Netanyahu, Gantz to visit Trump, discuss peace plan next week

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Israeli Prime Minister Benjamin Netanyahu will travel to Washington, D.C., next week to meet with President Trump and other officials and discuss a long-awaited Middle East peace plan.

Vice President Pence said during a meeting with Netanyahu in Jerusalem that Trump had asked him to invite Netanyahu to Washington to discuss “regional issues, as well as the prospect of peace here in the Holy Land.”

Netanyahu “gladly accepted” the invitation.

Pence said he would also invite Benny Gantz, Netanyahu’s political rival and the leader of Israel’s Blue and White Party. The two have been unable to form coalition governments following elections last year, casting uncertainty over Israel’s leadership situation.

The White House confirmed a short time later that the two men would visit on Tuesday, with Trump tweeting that  any “reports about details and timing of our closely-held peace plan are purely speculative.”

But Trump later told reporters aboard Air Force One that he plans to release details of the peace plan ahead of Tuesday’s meeting.

“Sometime prior to that. Probably we’ll release it a little bit prior to that,” Trump said while en route to Florida.

Trump said he had spoken “briefly” to the Palestinians about the plan, though it’s unclear when. Palestinian officials essentially cut off talks with Washington after the Trump administration announced it would recognize Jerusalem as the capital of Israel.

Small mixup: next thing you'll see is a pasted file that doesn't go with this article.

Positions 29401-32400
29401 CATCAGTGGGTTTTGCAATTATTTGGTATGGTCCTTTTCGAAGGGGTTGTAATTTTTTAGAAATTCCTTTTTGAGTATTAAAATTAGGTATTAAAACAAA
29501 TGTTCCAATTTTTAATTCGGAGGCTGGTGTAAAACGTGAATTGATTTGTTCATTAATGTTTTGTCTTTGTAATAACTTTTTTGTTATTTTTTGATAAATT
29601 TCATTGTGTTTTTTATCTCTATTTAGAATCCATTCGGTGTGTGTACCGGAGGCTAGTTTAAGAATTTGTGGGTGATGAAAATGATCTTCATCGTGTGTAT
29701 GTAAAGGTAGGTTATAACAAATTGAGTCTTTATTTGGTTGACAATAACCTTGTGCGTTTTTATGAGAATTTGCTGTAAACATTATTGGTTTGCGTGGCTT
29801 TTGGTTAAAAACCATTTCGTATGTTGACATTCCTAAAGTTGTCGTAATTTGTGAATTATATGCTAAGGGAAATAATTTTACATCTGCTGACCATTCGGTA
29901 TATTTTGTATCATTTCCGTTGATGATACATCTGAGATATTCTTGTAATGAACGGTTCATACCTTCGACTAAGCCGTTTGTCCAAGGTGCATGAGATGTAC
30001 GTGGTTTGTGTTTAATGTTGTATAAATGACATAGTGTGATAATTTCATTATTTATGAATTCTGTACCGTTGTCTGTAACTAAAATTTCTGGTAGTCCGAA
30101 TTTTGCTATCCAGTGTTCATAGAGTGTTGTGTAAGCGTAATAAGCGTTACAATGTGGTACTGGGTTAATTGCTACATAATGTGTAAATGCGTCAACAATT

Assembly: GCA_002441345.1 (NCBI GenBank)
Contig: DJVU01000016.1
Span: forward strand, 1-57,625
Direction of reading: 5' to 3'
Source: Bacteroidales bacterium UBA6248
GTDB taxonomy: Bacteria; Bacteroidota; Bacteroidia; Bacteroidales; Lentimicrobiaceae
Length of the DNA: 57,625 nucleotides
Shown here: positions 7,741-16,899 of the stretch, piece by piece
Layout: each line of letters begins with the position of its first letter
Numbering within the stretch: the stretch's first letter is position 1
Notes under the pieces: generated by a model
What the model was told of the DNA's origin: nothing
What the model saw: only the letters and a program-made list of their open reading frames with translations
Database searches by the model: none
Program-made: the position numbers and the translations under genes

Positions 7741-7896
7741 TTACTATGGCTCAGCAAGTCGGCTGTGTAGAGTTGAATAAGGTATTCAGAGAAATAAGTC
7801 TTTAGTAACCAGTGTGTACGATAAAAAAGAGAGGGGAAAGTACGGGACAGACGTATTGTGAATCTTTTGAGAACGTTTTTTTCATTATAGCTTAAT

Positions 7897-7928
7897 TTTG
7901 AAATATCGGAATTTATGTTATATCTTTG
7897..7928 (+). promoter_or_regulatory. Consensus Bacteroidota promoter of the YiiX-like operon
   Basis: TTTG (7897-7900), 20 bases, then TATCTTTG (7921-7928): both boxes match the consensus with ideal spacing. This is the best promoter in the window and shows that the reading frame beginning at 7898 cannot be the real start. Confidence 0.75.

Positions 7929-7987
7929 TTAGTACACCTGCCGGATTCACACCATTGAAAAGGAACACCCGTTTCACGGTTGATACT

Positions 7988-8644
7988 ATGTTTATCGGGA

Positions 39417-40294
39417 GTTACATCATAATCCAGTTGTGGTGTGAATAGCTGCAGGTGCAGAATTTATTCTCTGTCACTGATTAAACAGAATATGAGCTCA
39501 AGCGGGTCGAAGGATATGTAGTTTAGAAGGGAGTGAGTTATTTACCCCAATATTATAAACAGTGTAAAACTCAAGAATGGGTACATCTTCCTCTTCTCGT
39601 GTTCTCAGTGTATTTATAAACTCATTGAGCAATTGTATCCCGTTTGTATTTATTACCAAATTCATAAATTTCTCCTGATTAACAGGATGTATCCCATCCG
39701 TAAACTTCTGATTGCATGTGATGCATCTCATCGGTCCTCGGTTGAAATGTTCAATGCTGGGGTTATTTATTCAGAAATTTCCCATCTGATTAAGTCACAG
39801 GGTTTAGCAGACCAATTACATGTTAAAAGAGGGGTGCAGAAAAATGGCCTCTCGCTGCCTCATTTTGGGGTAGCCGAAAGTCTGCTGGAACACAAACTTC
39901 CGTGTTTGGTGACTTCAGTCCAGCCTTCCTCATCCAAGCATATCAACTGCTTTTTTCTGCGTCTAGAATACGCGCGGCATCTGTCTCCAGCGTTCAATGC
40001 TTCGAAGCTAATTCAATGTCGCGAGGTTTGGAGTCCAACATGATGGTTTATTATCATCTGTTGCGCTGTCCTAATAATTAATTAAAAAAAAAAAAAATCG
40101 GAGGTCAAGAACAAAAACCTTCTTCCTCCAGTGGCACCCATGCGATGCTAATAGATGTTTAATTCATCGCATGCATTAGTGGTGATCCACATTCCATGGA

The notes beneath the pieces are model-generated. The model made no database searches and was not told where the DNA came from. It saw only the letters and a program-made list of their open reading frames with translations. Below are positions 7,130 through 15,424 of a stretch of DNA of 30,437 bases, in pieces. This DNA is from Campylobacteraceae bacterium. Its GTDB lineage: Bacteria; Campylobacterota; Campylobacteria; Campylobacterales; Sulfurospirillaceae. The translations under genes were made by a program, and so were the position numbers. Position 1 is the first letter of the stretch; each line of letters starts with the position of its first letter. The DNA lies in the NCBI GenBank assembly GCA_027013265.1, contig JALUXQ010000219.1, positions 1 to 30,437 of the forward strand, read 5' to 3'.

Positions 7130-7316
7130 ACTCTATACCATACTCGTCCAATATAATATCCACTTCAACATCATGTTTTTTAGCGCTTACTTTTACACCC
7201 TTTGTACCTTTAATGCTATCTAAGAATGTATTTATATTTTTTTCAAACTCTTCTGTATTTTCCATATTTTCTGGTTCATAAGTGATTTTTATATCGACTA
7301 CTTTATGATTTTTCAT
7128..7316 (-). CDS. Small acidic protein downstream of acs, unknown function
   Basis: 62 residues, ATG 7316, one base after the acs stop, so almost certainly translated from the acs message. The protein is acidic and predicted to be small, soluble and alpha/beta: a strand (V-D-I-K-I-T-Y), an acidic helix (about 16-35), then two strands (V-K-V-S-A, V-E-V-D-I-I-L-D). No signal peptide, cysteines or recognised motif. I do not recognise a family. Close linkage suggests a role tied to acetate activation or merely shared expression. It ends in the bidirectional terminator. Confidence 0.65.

“They have a lot of incentive to do it,” Trump said of the Palestinians. “I’m sure they maybe will react negatively at first but it’s actually very positive for them.”

The Trump administration has promised since 2017 that it would deliver a groundbreaking proposal to ensure peace between Israelis, Palestinians and other stakeholders in the Middle East. It has unveiled snippets of its plans, including an economic component, but many of the specifics remain under wraps.

The White House has been unable to secure buy-in from Palestinian officials who vehemently oppose Trump policies such as moving the U.S. Embassy in Israel to Jerusalem.

Jason Greenblatt, the special envoy to the Middle East and a key architect of the peace plan, left the White House last year, throwing its fate into question. A senior official said at the time that the proposal was “complete,” but would not say when it would be released.

Officials had previously signaled they would withhold the specifics of the plan until after Israel’s elections. But both Gantz and Netanyahu failed to form governing coalitions after two cycles last year, and Israel is set to hold another election in March.

The visit from the Israeli leaders and potential unveiling of a peace plan coincides with Trump’s impeachment trial in the Senate. His defense team is expected to begin its arguments on Saturday and could finish by Tuesday, teeing up a vote on whether to hear from additional witnesses.

Trump is also scheduled to rally supporters in New Jersey on Tuesday night, hours after he welcomes Netanyahu and Gantz to the White House.

Meanwhile, Netanyahu is facing his own scandal. The staunch Trump ally was indicted last year on charges of bribery and fraud. He has denied wrongdoing and said he would seek immunity from the charges.

The Knesset is scheduled to consider the immunity request on Tuesday.

—Updated at 6:03 p.m.

Tags Benjamin Netanyahu Benny Gantz Donald Trump Israel Middle East peace plan

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